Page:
In the progress economy we instead view the exchange of service – applying skills and knowledge for benefit – as the fundamental exchange. I help you progress and in return you help me progress*. This is Vargo & Lush’s service-dominant logic.

Now our focus is on how to help make progress – a process that occurs over time. We are invested in the whole journey, which increases our growth opportunities. Addressing the circular economy becomes natural (if that is part of the progress sought). And we can react to changes in progress sought during the journey.

A further implication of this thinking is that “price” no longer signals value. Instead it signals the equitable effort requested in return. I can propose that the effort involved in my service is 5 units. An equitable exchange (direct or indirect) would be for a service I need that also uses 5 units of effort.

And business model innovations flow naturally from this insight. For instance, 5 executions of a service with 1 unit of effort (subscription, credit) can meet that equitable exchange. So can a service of 3 unit effort together with 2 units of effort coming from another party (subsidisation).

* service exchange often occurs indirectly. For instance, through transitive exchanges – I help you progress, receiving service credits from you for that; and using those credits I seek progress help from another party.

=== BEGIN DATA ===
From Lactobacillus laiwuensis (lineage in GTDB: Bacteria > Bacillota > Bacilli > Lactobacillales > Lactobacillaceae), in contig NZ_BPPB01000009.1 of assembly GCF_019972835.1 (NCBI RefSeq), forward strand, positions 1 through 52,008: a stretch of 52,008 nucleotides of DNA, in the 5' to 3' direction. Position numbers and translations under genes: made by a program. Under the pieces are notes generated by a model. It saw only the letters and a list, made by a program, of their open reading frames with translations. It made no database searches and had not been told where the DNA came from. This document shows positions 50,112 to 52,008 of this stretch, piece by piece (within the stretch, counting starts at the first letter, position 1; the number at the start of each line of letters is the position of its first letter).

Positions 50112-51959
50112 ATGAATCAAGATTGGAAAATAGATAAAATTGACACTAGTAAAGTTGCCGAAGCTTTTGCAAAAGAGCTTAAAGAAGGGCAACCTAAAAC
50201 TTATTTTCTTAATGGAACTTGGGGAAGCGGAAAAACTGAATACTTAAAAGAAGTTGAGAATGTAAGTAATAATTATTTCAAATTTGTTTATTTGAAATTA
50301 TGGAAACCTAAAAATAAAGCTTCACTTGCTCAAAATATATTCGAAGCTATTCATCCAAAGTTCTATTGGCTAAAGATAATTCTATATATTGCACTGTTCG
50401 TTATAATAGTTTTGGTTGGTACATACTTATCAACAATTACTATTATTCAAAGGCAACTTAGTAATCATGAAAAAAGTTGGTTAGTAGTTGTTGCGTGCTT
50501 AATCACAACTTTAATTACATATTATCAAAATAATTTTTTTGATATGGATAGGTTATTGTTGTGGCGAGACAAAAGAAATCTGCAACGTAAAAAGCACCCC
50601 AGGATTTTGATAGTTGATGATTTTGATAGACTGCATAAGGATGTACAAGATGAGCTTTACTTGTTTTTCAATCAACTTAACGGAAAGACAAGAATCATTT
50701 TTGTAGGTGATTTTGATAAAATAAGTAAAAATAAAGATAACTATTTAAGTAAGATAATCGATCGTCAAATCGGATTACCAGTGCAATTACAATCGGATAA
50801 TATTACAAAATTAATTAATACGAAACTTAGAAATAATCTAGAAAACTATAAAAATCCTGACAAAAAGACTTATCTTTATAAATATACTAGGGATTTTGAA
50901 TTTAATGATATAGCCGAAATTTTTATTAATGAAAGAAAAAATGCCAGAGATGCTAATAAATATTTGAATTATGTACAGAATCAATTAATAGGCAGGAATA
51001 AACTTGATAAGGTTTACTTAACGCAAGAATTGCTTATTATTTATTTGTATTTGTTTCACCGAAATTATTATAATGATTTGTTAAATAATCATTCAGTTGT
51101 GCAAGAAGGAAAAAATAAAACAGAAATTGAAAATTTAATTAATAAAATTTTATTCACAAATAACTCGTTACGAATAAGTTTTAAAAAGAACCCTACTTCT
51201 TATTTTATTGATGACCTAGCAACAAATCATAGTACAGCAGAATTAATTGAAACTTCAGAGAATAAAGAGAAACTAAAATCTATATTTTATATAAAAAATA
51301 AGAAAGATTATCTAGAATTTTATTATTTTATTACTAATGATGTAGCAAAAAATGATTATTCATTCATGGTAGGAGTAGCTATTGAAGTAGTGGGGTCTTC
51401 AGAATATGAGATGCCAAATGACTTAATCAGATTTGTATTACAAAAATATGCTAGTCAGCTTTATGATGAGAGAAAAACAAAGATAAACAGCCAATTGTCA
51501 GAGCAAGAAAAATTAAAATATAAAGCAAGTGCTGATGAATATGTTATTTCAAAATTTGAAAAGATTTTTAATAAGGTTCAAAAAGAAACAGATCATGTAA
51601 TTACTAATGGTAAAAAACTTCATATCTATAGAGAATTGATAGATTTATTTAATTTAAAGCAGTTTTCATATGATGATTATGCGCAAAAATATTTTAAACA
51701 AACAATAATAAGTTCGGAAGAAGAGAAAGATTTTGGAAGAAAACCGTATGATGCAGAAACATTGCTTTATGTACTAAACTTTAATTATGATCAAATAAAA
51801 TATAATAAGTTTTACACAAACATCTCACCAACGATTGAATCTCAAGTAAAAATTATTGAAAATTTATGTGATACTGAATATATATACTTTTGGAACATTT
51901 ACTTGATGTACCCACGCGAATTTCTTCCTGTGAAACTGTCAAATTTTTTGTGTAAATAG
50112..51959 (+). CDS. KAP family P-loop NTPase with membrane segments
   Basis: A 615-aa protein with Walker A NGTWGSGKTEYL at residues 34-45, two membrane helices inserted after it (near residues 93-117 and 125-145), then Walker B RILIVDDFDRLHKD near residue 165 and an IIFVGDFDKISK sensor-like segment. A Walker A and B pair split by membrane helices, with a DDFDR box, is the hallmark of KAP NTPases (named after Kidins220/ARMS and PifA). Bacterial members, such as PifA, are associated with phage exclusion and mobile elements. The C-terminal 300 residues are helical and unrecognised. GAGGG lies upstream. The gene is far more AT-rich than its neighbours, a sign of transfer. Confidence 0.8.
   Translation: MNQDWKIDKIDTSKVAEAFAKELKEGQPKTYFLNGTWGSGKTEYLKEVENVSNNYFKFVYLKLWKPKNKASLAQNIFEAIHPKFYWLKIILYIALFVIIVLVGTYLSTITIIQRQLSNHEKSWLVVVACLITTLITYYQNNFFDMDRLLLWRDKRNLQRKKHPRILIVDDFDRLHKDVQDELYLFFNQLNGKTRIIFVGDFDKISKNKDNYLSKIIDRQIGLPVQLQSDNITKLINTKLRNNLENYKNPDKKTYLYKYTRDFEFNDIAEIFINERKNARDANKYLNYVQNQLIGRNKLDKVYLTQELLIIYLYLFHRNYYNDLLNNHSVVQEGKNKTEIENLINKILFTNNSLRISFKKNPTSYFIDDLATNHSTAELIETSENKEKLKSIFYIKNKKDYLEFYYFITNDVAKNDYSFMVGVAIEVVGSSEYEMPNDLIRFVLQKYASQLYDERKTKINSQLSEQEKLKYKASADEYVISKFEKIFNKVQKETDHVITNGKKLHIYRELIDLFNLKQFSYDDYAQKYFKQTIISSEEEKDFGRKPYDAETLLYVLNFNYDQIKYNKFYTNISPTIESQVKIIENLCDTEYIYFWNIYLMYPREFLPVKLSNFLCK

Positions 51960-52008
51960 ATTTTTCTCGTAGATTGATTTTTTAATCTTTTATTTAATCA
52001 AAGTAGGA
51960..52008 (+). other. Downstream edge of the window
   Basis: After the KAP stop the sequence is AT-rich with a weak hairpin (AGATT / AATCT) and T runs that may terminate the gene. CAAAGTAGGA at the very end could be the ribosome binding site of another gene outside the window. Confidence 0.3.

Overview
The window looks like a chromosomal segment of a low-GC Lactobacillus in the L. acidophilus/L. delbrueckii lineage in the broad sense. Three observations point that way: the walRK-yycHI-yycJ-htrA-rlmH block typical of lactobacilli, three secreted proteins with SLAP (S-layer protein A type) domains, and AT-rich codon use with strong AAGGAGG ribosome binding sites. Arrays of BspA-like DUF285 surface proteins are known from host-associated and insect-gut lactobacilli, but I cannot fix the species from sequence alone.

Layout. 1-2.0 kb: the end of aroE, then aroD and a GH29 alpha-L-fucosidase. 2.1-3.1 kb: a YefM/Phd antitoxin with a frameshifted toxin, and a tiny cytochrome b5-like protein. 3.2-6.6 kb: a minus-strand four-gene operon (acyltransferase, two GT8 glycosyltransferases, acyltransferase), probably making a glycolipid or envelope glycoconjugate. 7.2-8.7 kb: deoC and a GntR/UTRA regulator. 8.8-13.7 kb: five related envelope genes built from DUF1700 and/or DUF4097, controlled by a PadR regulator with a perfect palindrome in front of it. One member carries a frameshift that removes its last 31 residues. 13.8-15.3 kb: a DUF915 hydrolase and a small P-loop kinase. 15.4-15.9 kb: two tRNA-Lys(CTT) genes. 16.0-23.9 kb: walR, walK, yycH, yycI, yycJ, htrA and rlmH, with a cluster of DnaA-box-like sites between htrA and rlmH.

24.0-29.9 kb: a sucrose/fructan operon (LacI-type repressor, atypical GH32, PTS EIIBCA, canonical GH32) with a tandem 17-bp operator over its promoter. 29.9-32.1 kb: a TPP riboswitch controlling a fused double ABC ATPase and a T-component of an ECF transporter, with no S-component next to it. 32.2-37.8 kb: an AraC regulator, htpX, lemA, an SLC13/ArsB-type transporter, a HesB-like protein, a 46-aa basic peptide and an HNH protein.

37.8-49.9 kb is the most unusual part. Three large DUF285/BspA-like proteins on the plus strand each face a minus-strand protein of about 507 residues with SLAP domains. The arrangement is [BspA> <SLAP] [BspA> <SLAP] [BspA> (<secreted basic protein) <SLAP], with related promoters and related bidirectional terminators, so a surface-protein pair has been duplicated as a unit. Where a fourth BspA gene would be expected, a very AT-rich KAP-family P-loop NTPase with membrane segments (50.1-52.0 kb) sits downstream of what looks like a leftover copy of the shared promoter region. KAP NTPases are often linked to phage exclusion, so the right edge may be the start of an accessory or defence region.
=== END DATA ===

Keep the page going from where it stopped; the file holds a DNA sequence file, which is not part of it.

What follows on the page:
Where service credits can take various forms, including traditional currency like cash, cryptocurrencies, or even rocks; they also mediate temporal and magnitude differences in service exchange.

3. Stop the goods vs service debates Start offering a mix of interchangeable resources that help make progress. Slide across a relieving/enabling continuum by altering your mix to better meet your current and future progress seekers.

Our current world view is built around goods – the tangible items we sell. And we define services from that perspective – usually as poor relatives (intangible, inconsistent, inseparable, need involvement, no inventory)

By doing so, we create an unnecessary and constricting division.

In the progress economy, we look at things differently…defining service first and then seeing how goods fit:

service: applying skills and knowledge for another’s benefit

It turns out that goods freeze service; enabling it to be transported and unfrozen when/where needed.

Think about trying to entertain yourself. You could go and watch a live band playing. They apply their skills to instruments in order to entertain you. Or you could listen to their CD. Where you still get entertained by those same skills.

The same functional progress is made in both cases. Just in the first it happens immediately performed by employees, without you doing anything. Whereas in the other it happens through a goods where the original performance has been frozen and transported. And you have needed to do something (the huge task of hitting “play”).

These resources are practically interchangeable from a functional progress perspective.

This interchangeability allows us to build and offer different resource mixes to meet a particular progress sought. Where a proposition’s resource mix can include different levels of: employees, systems, goods, physical resources, data, locations.